Minister for Foreign Affairs Charlie Flanagan has said he will not be disclosing how Ireland voted in Saudi Arabia's successful bid to secure a seat on the United Nations Commission on the Status of Women.The minister said there had been a long-standing tradition and policy of non-disclosure on how any country votes, and he would not depart from that convention.
In response to Opposition calls on the issue, the minister said Fianna Fáil governments over the years had also observed the convention.RTÉ
reports that Fianna Fáil spokesman on foreign affairs Darragh O'Brien earlier accused Mr Flanagan of "hiding behind his officials", and demanded he clarify whether the Government voted for Saudi Arabia joining the commission.
Mr O'Brien said the minister needs to "tell the truth" about the vote, and said Fianna Fáil would insist it gets answers.
He said women in Saudi Arabia were "effectively second class citizens in their own country". Speaking on RTÉ's Today with Sean O'Rourke, Mr O'Brien said he would raise the matter in the Dáil today and also with the Joint Oireachtas Committee on Foreign Affairs.
The matter is to be debated at the next meeting of the committee.
Mr Flanagan said he was very concerned at the status of women in Saudi Arabia and had raised this matter specifically with the deputy foreign minister there on a visit before Christmas.
He said Ireland has a long-standing record in the area of women's rights and children's rights.
In a statement this afternoon, Mr Flanagan reiterated his position, saying: "It is my strong view that it would be very damaging to Ireland's ability to conduct international relations successfully if we moved away from this established practice.
It would be irresponsible of me to abandon a practice that has been in place for over six decades, observed by all previous governments and is grounded on protecting and promoting the values of small countries on the world stage."
Opposition parties have been critical of the Government's position. In a statement this morning, Sinn Féin MEP Lynn Boylan said: "I am demanding the Department of Foreign Affairs to clarify whether Ireland voted in favour of Saudi Arabia securing a seat on the United Nations Commission on the Status of Women.
"If it is a case that the Irish Government did support the Saudis, it is a disgraceful state of affairs."
Labour spokesperson on foreign affairs Ivana Bacik said: "It is outrageous that Saudi Arabia is now elected as a member of the Commission, and very worrying to see reports that five European states may have voted in favour of its membership.
"I call now on the Minister for Foreign Affairs, Charlie Flanagan, to clarify whether Ireland was one of the states which supported Saudi membership."
Independents4Change TD Mick Wallace said Irish people are "entitled to know" whether Ireland supported Saudi Arabia.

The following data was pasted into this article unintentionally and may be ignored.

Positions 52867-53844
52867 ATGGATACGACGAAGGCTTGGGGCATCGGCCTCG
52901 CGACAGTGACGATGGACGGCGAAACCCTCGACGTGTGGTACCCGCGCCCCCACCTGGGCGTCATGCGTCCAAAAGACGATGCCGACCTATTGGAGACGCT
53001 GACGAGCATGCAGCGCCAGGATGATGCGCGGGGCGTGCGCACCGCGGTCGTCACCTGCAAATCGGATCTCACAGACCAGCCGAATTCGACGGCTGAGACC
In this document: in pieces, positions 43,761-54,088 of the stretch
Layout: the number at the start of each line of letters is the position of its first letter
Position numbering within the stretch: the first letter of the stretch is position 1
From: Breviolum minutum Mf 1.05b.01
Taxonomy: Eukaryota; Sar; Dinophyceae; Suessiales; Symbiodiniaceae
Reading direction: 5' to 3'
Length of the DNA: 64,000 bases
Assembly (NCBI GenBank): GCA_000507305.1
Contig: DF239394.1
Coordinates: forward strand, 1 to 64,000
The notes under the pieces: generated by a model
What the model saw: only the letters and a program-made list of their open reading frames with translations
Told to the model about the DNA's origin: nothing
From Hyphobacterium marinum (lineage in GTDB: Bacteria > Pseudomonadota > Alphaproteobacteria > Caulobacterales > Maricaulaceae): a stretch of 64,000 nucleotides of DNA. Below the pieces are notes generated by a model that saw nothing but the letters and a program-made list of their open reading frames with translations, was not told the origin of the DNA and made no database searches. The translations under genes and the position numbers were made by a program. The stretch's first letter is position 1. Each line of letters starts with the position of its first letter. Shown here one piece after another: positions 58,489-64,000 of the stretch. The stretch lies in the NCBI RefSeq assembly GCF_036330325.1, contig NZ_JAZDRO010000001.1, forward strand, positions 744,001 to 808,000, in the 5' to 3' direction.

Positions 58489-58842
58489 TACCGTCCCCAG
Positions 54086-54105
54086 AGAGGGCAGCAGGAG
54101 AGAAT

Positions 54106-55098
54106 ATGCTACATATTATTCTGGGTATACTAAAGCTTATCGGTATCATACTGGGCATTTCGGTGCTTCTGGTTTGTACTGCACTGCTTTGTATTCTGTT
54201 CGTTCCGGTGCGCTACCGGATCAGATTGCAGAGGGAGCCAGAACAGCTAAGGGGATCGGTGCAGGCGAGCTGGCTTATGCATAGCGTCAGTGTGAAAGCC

In a tweet, he said Independents4Change had put the matter up for Topical Discussion in the Dáil. Dublin Workers' Party Councillor Éilis Ryan said the Government's refusal to reveal how Ireland voted can only be taken as a tacit admission that the Irish representative voted for the Saudi delegate.
"There is no justification for silence from the Government on this matter," she said, adding: "There is no security implication, and no economic or other excuse can be acceptable. Either the Dáil or the court of public opinion must extract the truth from the Government."
In the Dáil this afternoon, Labour leader Brendan Howlin asked the Tánaiste to reveal how the Government voted.
However, Frances Fitzgerald refused, saying it is the practice that countries do not disclose their UN votes.
"That is the approach that has generally been taken. This is the procedure that has been adopted in the UN" she said.
The controversial vote last month has already resulted in Belgian Prime Minister Charles Michel making a public apology for supporting the Saudis.
According to the UN, the Commission on the Status of Women is the principal global intergovernmental body exclusively dedicated to the promotion of gender equality and the empowerment of women.
Last month, Saudi Arabia successfully campaigned for a seat on the commission, securing 47 votes, at least five of which are said to have come from European countries.
The outcome caused a storm of controversy, with Human Rights Watch stating bluntly that Saudi Arabia's election is an "affront to the mission of the commission itself, and a rebuke to Saudi women".
When it was revealed that Belgium supported Saudi Arabia, Mr Michel expressed regret in parliament and declared Belgium would vote differently if the ballot could be held again.
Geneva-based advocacy group UN Watch has described Saudi Arabia's election to the commission as "morally reprehensible" and raised questions as to whether Ireland was another European country which gave it support.